Inheritance tax – Leaving pensions as part of your estate
Archived article: please remember tax and investment rules and circumstances can change over time. This article reflects our views at the time of publication.
This article is an extract from Octopus Investments' publication "A guide to untangling inheritance tax" and it is reproduced with its permission. Read more about Octopus Investments.
The article has been written in accordance with Octopus Investments’ understanding of the law and interpretation of it at the time of publication: remember tax rules can change and benefits depend on circumstances.
In 2014, changes were made in relation to how inheritance tax applies to some pensions. Whether or not your estate can benefit will depend on two things: the first is the type of pension that you have built up over your lifetime, and the second is the age at which you die.
1. Your type of pension
Broadly speaking, aside from the State Pension, there are two types of pensions:
A ‘Defined Benefit’ pension
This means you’ll receive a fixed percentage of your final salary, payable to you over the remainder of your lifetime. However, the benefit of that income belongs to you, and sometimes to your spouse if they survive you. It cannot be left to anyone else in its current form after you die.
It might be possible to trade-in the value of the payments for a cash lump sum. However, this can be unattractive, and you should take financial advice before taking this option.
A ‘Defined Contribution’ pension
This means you’ve paid into your pension during your working years so that you have a pot of money accrued in your pension at retirement. You can choose to take up to 25% of this pot tax free and use the remainder to purchase an annuity. An annuity pays you an income for life, but – similar to a Defined Benefit pension – cannot usually be left to your beneficiaries after you die.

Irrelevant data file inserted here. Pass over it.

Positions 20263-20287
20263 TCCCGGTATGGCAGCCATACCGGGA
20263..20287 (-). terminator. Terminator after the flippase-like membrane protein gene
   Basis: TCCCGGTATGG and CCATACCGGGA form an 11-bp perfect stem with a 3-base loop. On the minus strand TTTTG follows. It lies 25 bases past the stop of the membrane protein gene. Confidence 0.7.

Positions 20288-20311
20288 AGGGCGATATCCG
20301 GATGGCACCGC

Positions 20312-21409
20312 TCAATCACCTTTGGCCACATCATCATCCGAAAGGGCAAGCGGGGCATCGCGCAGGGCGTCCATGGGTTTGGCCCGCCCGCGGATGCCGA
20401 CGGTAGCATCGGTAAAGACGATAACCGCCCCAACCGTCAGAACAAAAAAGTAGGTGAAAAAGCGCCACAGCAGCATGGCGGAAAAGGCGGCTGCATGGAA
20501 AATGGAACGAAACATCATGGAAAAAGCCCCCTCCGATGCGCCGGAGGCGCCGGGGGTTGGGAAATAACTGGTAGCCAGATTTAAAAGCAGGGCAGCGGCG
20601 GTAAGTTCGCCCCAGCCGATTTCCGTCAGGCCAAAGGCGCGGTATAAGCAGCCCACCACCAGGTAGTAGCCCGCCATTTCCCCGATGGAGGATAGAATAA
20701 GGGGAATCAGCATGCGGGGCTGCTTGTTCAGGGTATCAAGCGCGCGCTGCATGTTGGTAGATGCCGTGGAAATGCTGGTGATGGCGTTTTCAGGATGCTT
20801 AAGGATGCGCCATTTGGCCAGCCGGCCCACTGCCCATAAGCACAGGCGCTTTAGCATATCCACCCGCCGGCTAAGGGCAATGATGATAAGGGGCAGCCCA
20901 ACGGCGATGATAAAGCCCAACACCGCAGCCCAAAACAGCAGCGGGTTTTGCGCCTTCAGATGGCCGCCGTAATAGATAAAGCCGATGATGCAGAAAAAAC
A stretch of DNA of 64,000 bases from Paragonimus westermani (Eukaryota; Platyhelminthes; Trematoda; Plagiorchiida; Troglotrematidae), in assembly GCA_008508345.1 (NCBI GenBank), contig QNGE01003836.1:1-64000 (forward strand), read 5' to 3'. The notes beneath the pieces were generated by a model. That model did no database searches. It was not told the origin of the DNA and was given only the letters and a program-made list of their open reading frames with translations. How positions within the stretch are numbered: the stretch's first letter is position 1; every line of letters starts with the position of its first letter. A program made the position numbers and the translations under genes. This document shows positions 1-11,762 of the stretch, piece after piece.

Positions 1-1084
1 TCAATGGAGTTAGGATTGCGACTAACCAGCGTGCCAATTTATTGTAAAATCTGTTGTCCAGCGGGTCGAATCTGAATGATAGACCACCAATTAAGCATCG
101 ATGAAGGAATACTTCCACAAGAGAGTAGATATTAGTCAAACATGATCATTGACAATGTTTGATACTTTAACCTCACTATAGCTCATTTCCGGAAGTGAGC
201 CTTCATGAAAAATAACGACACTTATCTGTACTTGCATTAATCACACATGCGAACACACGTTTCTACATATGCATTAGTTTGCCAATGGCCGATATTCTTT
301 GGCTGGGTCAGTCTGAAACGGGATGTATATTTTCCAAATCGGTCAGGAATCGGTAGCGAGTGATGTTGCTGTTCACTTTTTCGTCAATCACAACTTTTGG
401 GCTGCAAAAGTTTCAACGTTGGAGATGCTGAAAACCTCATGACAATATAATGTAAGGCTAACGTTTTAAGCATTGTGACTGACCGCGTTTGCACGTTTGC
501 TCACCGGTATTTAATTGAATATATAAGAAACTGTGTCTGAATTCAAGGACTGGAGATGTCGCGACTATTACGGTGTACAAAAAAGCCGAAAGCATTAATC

Since 2014, it has been more widely possible to ‘draw down’ on your lump-sum pension pot, and use it to provide you with an income instead of purchasing an annuity. This pot is likely to be able to be left to your beneficiaries if you haven’t drawn it completely when you pass away.
2. The age at which you die
Your undrawn pension pot can now be left free from inheritance tax. But additional taxes will be payable by your beneficiaries when they draw down from the fund:
If you die before turning 75
Anyone who inherits your pension will not be required to pay income tax as they draw it down.
If you die after turning 75
The amount of income tax to be paid will be determined by the income tax status of whoever inherits the pension. They will have to pay income tax at their standard rate whenever they draw amounts out (the rates of tax are 20%, 40% and 45%).
The current rules relating to pensions are complicated. If you’re unsure of how they apply to you, please seek specialist professional advice before making any decisions.
You will be subject to income tax on pension income you receive in your lifetime, and if you haven’t spent it, the amounts drawn down will form part of your taxable estate when you die.
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